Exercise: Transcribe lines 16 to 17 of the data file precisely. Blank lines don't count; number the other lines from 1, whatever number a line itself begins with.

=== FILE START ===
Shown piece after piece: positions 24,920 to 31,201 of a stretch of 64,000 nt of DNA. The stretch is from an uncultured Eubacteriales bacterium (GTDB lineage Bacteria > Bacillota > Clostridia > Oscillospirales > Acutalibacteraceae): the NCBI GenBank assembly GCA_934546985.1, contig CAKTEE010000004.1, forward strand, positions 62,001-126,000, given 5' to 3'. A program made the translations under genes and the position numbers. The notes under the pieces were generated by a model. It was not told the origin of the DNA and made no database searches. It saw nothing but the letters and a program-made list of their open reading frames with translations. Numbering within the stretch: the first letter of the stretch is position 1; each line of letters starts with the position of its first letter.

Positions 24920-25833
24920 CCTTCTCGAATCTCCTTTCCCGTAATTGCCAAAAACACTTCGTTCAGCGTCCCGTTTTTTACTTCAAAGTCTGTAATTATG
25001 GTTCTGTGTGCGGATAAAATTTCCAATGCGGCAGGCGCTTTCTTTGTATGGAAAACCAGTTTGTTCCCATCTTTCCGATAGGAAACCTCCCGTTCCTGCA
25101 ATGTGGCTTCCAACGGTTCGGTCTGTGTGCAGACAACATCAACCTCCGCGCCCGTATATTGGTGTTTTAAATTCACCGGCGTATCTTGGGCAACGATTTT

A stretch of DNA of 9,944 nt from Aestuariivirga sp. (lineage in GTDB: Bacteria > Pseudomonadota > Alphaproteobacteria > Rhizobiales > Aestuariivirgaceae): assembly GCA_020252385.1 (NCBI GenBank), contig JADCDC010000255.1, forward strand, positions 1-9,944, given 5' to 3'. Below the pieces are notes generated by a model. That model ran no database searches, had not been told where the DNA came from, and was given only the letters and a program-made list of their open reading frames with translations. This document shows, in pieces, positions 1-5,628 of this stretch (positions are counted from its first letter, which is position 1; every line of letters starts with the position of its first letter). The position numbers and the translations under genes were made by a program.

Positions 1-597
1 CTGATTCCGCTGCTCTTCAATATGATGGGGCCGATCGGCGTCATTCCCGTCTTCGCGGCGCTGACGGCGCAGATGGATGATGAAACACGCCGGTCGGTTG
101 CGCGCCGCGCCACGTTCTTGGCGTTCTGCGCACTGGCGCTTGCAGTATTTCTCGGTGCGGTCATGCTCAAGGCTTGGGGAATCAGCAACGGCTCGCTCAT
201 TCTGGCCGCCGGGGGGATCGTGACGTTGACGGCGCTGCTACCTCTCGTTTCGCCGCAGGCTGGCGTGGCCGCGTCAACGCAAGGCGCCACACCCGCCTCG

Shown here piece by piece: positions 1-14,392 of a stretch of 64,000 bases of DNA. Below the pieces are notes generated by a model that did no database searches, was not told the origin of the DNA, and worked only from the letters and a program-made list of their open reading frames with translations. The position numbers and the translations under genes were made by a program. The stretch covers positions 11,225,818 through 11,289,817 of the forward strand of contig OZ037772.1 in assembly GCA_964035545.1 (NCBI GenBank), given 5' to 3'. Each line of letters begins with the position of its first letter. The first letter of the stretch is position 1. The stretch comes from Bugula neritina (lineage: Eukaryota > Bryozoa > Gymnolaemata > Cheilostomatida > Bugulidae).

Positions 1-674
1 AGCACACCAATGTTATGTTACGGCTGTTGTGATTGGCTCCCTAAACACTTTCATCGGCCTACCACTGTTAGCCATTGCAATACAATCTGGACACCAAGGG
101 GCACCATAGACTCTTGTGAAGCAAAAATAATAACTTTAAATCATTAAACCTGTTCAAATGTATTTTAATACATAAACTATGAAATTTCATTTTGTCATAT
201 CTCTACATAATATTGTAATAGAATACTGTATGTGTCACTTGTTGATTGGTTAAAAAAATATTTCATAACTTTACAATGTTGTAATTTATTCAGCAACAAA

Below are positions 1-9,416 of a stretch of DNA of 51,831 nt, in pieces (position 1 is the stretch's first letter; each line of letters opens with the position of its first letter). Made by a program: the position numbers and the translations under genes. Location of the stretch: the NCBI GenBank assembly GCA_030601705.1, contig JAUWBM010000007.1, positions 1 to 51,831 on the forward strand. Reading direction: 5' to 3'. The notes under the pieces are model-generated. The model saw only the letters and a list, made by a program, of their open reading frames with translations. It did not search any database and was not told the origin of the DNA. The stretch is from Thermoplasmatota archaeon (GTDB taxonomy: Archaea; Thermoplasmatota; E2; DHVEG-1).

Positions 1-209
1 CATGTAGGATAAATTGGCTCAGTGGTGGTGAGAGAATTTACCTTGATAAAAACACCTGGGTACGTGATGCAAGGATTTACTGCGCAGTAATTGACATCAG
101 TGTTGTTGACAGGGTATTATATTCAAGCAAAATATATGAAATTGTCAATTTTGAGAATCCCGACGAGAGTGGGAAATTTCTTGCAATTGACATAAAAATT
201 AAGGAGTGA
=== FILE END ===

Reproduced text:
Below are positions 1-9,416 of a stretch of DNA of 51,831 nt, in pieces (position 1 is the stretch's first letter; each line of letters opens with the position of its first letter). Made by a program: the position numbers and the translations under genes. Location of the stretch: the NCBI GenBank assembly GCA_030601705.1, contig JAUWBM010000007.1, positions 1 to 51,831 on the forward strand. Reading direction: 5' to 3'. The notes under the pieces are model-generated. The model saw only the letters and a list, made by a program, of their open reading frames with translations. It did not search any database and was not told the origin of the DNA. The stretch is from Thermoplasmatota archaeon (GTDB taxonomy: Archaea; Thermoplasmatota; E2; DHVEG-1).

Positions 1-209